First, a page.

Even if you work out regularly and can hold a plank for minutes on end, you have to dial in your nutrition to see the definition you want.
The right foods power tough workouts, build muscle, and can help you burn any belly fat that might be hiding your crazy-strong abs from sight, says board-certified sports dietitian Marie Spano, R.D., C.S.C.S. Meanwhile, the wrong ones can undo how well your workout shows up on your midsection.
Here, we break it down for you.
Besides being packed with 23 grams of muscle-building protein per cup, Greek yogurt is an awesome source of calcium and probiotics, both of which can help reveal your six-pack, says Spano. In one European Journal of Clinical Nutrition study, people who drank a fermented milk beverage with probiotics every day lost a significant amount of abdominal fat that hangs out between your muscles and organs. However, those who didn’t drink up lost zero belly fat.
To make Greek yogurt work for your ab goals, make sure yours says that it contains “live and active cultures” right on the label. And stay away from the flavored varieties. Their sugar can both spur belly fat and fluid retention around your midsection, says registered dietitian Cassandra Forsythe, Ph.D., R.D., C.S.C.S., Girls Gone Strong advisory board member.
This source of protein also includes branched-chain amino acids (BCAAs), which decrease exercise-induced muscle damage and increase muscle recovery to help your workouts score you the strongest core possible, says Spano. Plus, in one study published in The FASEB Journal, dieters who doubled their protein intake in general, not necessarily from whey, lost more fat and maintained more muscle than those who ate the recommended daily amount.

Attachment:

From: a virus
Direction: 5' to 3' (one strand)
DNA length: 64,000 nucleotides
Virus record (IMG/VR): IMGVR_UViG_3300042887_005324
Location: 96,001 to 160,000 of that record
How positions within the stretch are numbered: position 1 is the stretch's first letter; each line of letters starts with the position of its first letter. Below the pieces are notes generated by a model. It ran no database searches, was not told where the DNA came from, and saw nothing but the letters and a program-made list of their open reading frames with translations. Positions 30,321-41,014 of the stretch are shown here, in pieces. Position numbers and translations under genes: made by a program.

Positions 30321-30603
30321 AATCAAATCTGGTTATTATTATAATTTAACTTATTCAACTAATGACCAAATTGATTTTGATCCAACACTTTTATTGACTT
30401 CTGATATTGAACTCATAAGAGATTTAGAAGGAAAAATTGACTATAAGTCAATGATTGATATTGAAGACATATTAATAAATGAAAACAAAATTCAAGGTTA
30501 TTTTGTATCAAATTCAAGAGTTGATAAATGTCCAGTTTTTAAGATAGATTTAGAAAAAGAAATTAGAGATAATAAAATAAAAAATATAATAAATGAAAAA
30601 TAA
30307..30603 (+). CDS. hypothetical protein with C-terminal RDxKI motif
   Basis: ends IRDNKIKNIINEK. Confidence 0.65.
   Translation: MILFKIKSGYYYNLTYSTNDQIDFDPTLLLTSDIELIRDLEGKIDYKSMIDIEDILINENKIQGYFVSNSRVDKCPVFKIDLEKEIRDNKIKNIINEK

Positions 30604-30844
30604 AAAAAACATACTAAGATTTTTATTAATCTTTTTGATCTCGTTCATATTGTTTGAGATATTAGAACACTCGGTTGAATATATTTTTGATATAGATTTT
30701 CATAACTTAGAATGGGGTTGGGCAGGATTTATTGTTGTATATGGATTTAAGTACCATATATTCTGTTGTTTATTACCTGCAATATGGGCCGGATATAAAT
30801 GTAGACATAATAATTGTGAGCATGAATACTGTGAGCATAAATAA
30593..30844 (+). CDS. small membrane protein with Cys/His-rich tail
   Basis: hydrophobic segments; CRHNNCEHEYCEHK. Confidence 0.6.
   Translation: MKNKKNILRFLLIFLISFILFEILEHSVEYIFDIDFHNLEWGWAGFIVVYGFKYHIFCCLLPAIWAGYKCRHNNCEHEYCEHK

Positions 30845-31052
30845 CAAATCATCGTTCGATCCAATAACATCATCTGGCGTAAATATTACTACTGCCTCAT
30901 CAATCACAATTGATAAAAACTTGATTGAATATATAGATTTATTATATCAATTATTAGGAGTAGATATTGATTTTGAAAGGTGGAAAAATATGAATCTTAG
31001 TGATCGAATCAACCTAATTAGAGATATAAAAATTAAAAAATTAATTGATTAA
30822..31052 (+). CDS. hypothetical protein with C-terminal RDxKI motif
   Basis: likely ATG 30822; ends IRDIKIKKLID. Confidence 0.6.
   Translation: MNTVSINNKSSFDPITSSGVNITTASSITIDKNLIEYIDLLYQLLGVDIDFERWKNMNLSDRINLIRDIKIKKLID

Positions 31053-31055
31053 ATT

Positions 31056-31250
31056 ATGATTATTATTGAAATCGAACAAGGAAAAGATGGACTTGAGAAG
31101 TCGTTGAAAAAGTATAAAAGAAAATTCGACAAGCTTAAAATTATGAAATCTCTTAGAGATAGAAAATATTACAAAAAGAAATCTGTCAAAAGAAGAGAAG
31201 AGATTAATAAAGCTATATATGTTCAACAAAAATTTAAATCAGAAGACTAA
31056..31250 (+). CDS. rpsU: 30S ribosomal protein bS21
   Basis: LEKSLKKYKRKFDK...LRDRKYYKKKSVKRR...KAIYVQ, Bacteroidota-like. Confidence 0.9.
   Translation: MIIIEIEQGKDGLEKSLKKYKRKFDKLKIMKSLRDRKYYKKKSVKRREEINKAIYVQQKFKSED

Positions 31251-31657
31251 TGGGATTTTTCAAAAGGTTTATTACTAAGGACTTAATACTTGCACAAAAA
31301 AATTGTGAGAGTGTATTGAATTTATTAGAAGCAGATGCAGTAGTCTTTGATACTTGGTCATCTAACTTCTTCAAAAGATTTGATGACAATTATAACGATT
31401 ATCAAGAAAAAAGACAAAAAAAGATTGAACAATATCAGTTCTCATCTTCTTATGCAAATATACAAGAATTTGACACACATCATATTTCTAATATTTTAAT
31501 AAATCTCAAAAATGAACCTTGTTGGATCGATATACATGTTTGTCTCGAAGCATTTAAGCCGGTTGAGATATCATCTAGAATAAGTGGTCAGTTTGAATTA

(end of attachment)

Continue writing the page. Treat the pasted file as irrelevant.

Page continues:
If you’re skipping out on protein from dairy because of an allergy, whey protein generally doesn’t cause any stomach upset, bloating, or gas, even in women who are lactose intolerant, says Spano. Use whey protein powder to help you eat about 110 grams of protein per day.
Complex carbs, especially from whole grains, are vital to powering your workouts and reaching your fitness goals, says Forsythe. Plus, fiber from whole grains reduces stomach fat and increases your body’s levels of satiety hormones that help keep you from overeating, says Spano.
In one Pennsylvania State University study, when dieters got all of their grains from whole grains over the course of 12 weeks, they lost about the same amount of weight as those who avoided grains altogether. But those who ate whole grains lost more fat from their midsections. Why, hello there, abs!
Forsythe’s favorite grains for defined abs are brown rice and wheat berries, which are über filling without all the bloating that some grains can cause in some fiber-sensitive women.
The green stalks are rich in prebiotic fiber, a type of fiber that fuels the good bacteria in your digestive tract and helps fight bloating, says Spano. Plus, it acts as a mild diuretic—and the less excess fluid you have in your body, the more your muscles pop, she says. Plus, asparagus’ high antioxidant value may also help keep your core muscles strong while preventing inflammation-related weight gain.
Still, when it comes to uncovering your abs, you can’t go wrong with really any veggie, she says, noting that people who eat more vegetables tend to carry around less abdominal fat—period.